7 Steps to Plan a Project


Project plans are crucial for organizing and guiding your project. A good plan includes everything you need, like goals, budgets, milestones, and communication strategies, all in one document. By working on these project management essentials, you can save time and avoid problems, ensuring your project’s success.


What is a project plan?

Also known as a work plan, is a detailed guide of your team’s goals, objectives, and tasks for a project. It should cover the project’s timeline, scope, deadlines, and outcomes for every stage of the project.

However, not all teams use project plans effectively, sometimes even ignoring them. To create a good project plan, it’s important to be organized (follow specific steps), detailed, and clear about your plans and how you’ll carry them out.

Project planning is the 2nd step in the project management lifecycle which was developed by the Project Management Institute (PMI) and is seen as the most effective strategy for delivering a successful project

It comes after Initiating the project and before putting the plan into action. In this stage, the project manager makes a plan that outlines what is needed for the project. This phase usually involves setting goals, deciding on the resources needed, and creating a timeline for the project.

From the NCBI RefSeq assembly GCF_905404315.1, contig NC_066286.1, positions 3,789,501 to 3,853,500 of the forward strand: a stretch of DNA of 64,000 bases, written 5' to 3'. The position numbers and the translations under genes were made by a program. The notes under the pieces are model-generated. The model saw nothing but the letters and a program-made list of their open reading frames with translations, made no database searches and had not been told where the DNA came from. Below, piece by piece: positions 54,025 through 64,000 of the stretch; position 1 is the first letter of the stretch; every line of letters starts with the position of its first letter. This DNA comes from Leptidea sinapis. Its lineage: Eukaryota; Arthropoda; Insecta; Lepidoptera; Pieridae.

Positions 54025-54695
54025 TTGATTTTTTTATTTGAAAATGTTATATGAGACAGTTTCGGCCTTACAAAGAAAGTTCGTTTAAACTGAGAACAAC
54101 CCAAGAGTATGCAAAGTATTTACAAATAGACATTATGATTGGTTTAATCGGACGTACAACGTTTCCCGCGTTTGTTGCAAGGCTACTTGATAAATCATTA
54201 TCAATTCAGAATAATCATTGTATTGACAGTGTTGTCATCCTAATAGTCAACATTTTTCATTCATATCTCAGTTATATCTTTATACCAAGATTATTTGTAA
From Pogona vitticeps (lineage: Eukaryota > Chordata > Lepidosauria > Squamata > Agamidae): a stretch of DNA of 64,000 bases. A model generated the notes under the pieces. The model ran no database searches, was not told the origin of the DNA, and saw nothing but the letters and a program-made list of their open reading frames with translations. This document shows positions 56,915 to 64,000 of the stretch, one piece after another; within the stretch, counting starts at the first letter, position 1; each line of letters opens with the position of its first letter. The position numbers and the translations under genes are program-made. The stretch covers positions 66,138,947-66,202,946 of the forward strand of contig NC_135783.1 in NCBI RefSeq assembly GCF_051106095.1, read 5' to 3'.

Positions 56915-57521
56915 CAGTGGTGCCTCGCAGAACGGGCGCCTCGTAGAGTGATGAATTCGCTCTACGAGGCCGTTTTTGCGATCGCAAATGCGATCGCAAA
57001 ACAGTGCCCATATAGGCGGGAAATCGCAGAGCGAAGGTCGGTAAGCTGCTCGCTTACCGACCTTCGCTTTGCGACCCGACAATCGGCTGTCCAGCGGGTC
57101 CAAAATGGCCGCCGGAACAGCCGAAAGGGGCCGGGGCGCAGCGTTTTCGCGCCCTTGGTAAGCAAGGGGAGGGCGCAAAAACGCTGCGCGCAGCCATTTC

Why are project plans necessary?

Project plans are crucial because they organize the entire project. Without a plan, you might face messy work, frustration, and unexpected changes. A detailed plan guides everyone involved and keeps them responsible, ensuring you have what you need before starting.

As a leader, it helps you predict and prepare for possible problems early on. This allows you to make changes if needed. A study by the Project Management Institute shows that good planning leads to successful projects. Therefore, thorough planning improves efficiency and outcomes.


How to write a project plan?

To make a good project management plan, you need a method to keep track of everything. Every project plan should include:


Step 1: Set your goals and objectives

You are making a project plan to achieve a specific goal for yourself, your team, or your company. To know if you’ve succeeded, you need a way to measure it.

A good plan must have a clear goal. Setting goals explains why you’re doing the project and helps everyone focus on what they need to achieve. Studies show that employees who understand how their work helps company goals are twice as motivated.

By including your goals in your project plan, you directly connect your team’s work to the project’s aims as they happen.


What is a project?

 A project goal is what you want to achieve at the end of a project. It’s written down to make it clear what the project aims to do. Project goals are usually broad and can be hard to measure exactly.

Having goals is very important for a project’s success because it helps the team understand clearly what they are aiming for. A project without a goal is like a ship with no captain – it might sound extreme, but it’s accurate. The types of goals are: